The first mile towards access equity: Is on-demand microtransit a valuable addition to the transportation mix in suburban communities?

A. M. Liezenga*, T. Verma, J. R. Mayaud, N. Y. Aydin, B. van Wee

*Corresponding author for this work

Research output: Contribution to journalArticleScientificpeer-review

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Abstract

As cities grow, the benefits of living in them are increasingly unequally distributed. USA cities, in particular, have experienced rapid suburbanization of poverty and decreased levels of access to jobs for transit-dependent and vulnerable communities. The public transit challenges in suburbs call for innovative forms of transit to turn the tide on urban inequality. On-demand microtransit, a novel type of shared mobility provides efficient, convenient and affordable transportation. Its potential for redressing inequity had yet to be investigated fully in a suburban setting. We presented a case study from the suburbs of Minneapolis-St. Paul in Minnesota, USA. We combined unique datasets of microtransit ridership from two public transit agencies, transit surveys, land use data, and expert interviews, to conduct spatial analysis, accessibility analysis, and equity impact assessments for these suburbs. We found that microtransit enables public transit agencies to reach a larger number of vulnerable riders than fixed-route transit, particularly for commuting and trips to/from commercial areas. Microtransit also provided a cheaper alternative to ride-hailing and a faster alternative to public transit and walking, without cannibalizing ridership from fixed-rout transit alternatives. Finally, microtransit redressed transportation inequities by alleviating access inequality, reaching vulnerable rider groups effectively, and creating travel opportunities that are less spatially concentrated than those provided by traditional, fixed-route public transit. This study provided a framework for further investigations into the impact of microtransit, including in urban core or rural settings, and highlighted the impact of microtransit in reducing access inequity in a suburban environment.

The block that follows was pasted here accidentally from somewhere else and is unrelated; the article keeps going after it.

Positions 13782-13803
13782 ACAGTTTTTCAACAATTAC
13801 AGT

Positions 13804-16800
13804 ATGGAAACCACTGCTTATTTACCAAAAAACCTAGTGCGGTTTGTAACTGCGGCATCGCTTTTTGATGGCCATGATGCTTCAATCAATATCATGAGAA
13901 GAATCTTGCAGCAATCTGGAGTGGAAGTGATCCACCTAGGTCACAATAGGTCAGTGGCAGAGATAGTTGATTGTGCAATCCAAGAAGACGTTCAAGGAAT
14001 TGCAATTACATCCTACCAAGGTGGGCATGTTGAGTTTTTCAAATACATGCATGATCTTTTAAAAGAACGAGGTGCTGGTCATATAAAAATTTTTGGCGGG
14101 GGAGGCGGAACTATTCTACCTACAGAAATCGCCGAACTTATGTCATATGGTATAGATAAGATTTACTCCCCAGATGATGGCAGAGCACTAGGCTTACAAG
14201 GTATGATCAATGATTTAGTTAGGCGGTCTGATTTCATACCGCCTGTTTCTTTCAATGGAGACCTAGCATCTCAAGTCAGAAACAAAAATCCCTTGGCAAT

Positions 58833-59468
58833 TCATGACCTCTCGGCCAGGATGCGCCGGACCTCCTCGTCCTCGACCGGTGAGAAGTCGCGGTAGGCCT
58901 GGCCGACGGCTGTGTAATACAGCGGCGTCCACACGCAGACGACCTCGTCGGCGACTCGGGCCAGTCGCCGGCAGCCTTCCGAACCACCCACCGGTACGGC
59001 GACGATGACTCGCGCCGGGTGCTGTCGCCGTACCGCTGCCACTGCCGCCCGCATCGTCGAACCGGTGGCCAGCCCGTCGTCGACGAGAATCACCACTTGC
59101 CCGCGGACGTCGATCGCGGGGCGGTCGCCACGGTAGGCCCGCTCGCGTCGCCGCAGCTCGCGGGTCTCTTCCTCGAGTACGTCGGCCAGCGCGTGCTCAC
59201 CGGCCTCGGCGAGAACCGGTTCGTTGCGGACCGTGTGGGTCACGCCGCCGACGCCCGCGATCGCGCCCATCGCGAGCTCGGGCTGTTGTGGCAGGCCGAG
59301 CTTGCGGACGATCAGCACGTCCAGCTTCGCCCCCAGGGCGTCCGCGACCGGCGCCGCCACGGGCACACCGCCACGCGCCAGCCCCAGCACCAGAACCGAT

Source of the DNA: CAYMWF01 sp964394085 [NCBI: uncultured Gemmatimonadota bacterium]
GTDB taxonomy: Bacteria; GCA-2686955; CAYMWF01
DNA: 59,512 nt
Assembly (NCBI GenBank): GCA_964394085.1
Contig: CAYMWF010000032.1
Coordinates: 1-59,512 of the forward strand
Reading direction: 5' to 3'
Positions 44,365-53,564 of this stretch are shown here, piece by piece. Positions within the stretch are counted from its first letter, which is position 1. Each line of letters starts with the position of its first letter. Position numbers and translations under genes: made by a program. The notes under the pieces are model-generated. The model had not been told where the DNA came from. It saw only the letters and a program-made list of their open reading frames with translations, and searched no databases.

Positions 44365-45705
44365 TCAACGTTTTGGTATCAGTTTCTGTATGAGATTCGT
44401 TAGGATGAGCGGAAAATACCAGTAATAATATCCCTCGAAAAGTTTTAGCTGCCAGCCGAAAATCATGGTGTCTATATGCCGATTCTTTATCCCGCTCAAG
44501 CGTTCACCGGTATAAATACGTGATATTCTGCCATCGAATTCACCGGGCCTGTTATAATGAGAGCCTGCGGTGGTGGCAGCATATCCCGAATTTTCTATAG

Original languageEnglish
Article number101071
JournalTransportation Research Interdisciplinary Perspectives
Volume24
DOIs
Publication statusPublished - 2024

Keywords

  • Access equity
  • Accessibility
  • Microtransit
  • On-demand transit
  • Urban inequality

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